ShelbyBurton | Sep 28, 2014 |
“Afghan Dreams” is a wonderful book about the children of Afghanistan. Every page of this book introduces a new child to the reader. Each child tells his/her story about what it is like living in Afghanistan and what there hopes and dreams are for the future. Some of the children even talk about wanting to make friends with children from other countries and showing them their favorite places and activities. The authors of this book did a really good job at sharing these children’s stories. The authors didn’t add their opinion to the stories, they just wrote the stories as the children told them to the authors. This book is a great book to read because it shows the hard life of children, but then it also shows their hopes and wishes for a better Afghanistan.
  brandib90 | Oct 24, 2013 |
See MSU meyer Library Review. ( )
  JoBass | Jul 5, 2010 |
O’Brien and Sullivan’s Afghan Dreams: Young Voices of Afghanistan examines important current events and issues in Afghanistan. A literal picture book (i.e., photojournalism geared toward a young audience), Dreams captures the lives and hopes of contemporary Afghan children by documenting their life circumstances in photographs, accompanied by textual descriptions of their dreams and hopes. Many of these children have faced hardship, losing loved ones to war or struggling with hunger and poverty, so their stories help to illustrate the everyday impact of the war in Afghanistan. But Dreams, as the title suggests, is also about hope. Some of the children’s wishes are fanciful (a magic carpet), others realistic (an education), but that they can still imagine good things for themselves is no small feat.
The images in Dreams capture rural and urban settings, war-ravaged buildings and green farm fields, dirty tear-stained cheeks and hopeful grins. Different styles of clothing depict multiple cultural and ethnic contexts, and the various jobs performed by young workers are also illustrated. This diversity establishes contemporary Afghanistan as a rich and complex place, with real children who have real dreams and problems. The striking photography makes the stories immediate and relatable, rather than painting Afghanistan as far away and war-torn, defined solely by its otherness.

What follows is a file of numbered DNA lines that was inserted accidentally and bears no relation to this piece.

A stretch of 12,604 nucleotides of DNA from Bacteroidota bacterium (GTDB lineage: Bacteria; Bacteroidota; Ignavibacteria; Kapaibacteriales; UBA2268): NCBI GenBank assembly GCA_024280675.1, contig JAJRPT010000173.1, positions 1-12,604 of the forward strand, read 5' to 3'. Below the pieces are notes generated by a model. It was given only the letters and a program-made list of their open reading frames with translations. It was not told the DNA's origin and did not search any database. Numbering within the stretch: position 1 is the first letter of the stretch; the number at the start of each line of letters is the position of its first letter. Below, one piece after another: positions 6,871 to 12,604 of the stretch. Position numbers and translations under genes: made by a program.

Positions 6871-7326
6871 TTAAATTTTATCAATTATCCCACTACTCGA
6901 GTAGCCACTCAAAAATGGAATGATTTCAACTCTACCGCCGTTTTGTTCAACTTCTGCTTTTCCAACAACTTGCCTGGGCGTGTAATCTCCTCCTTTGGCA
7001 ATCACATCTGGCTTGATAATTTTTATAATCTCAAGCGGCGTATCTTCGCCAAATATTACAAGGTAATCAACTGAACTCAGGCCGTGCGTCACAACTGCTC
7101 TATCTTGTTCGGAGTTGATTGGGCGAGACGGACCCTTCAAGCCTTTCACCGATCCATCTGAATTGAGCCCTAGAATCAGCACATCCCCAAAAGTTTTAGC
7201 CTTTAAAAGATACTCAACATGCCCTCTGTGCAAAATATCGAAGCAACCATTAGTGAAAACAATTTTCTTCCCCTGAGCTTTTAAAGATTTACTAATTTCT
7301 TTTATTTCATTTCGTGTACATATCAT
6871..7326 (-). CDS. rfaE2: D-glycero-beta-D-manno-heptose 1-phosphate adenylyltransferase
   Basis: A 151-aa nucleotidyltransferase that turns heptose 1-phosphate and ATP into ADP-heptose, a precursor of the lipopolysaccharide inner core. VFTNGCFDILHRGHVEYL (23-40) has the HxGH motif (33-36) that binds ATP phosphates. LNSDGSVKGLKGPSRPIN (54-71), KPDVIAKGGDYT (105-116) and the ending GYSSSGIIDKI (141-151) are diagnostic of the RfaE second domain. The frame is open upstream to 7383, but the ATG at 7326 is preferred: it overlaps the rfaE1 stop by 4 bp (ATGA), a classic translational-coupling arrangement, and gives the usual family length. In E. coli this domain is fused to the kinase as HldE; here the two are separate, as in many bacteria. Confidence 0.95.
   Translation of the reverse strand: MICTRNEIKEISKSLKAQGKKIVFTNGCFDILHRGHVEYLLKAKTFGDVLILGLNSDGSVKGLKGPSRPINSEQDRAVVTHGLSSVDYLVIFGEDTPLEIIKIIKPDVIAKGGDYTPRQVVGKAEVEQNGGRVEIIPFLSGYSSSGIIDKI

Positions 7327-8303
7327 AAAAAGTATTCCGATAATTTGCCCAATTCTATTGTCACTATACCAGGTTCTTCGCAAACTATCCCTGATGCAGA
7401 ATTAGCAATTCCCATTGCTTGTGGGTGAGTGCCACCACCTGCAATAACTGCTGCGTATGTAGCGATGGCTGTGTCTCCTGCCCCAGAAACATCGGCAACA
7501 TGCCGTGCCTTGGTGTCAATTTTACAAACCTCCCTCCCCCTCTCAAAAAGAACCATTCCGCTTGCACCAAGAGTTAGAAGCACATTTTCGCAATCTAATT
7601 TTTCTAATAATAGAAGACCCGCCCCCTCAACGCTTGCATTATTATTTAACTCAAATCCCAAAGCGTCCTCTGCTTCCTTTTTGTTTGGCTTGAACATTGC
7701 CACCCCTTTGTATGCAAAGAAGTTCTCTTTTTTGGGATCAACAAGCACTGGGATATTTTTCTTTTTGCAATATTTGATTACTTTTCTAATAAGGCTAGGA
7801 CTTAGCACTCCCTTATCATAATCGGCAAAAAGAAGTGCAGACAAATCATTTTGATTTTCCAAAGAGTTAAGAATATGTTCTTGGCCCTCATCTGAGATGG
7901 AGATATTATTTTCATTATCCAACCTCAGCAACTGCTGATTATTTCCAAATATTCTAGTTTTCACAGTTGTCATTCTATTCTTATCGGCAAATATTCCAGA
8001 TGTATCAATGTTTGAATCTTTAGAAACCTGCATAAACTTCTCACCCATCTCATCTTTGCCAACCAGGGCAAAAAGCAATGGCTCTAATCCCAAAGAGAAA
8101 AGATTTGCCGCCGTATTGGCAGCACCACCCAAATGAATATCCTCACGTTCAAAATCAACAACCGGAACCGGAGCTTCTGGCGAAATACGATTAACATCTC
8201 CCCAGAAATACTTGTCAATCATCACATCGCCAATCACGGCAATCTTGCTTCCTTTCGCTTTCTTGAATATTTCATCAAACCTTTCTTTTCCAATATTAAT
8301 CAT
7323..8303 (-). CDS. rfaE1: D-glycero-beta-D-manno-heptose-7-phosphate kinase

This American Library Association Notable Book for Children will be of interest to librarians who collect for children and to school librarians. Dreams lends itself well to discussions of contemporary Afghan life, cross-cultural comparison, current wartime issues, and the concept of dreams and aspirations. The economic hardship experienced by many of the book’s subjects would also invite discussion. Although the book is geared toward older children, young adult and adult readers are also likely to be moved by the images and stories. The book does not provide a great deal of historical or background information, however, so some readers may need some supplemental information on Afghan history and the current conflicts taking place there in order to grasp the full context; for this reason, Dreams may work best as part of a unit or series. ( )
  roethkegrrl | Mar 14, 2010 |
Beautiful photos, meant-to-be-inspiring text. The organization of the book is awkward, and the average reader will not know whether or not any of the children's dreams are actually achievable. ( )
  Turrean | Aug 18, 2009 |
Afgahn Dreams is made up of photos and interviews with children and teens from Afghanistan. War has continually marched across Afghanistan's borders and many children go without the basic food and education that many American children take for granted. Tony O'Brien and Mike Sullivan traveled to Afghanistan and talked with children. Their overwhelming wish was for peace and education.

Though more factual information about Afghanistan would have made this a more complete book, it's an interesting glance into the lives of children across the world. The photographs are beautiful - some joyful and some haunting. I think this is a book that could truly inspire kids to learn more about Afghanistan and to do what they can to help. It would have been useful to have included some resources for those wishing to learn more or to help in some way.

I'd pair this one with In Our Village: Kambi ya Simba Through the Eyes of Its Youth and A School Like Mine for a multicultural unit or display. ( )
  abbylibrarian | Jan 14, 2009 |
Showing 7 of 7

Quick Links

Swap Ebooks Audio
3 wanted

Popular covers

Rating

Average: (3.83)
0.5
1
1.5
2 1
2.5
3 2
3.5
4 7
4.5
5 2

Is this you?

Become a LibraryThing Author.

 

Help/FAQs | About | Privacy/Terms | Blog | Contact | LibraryThing.com | APIs | WikiThing | Common Knowledge | Legacy Libraries | Early Reviewers | 93,325,759 books! | Top bar: Always visible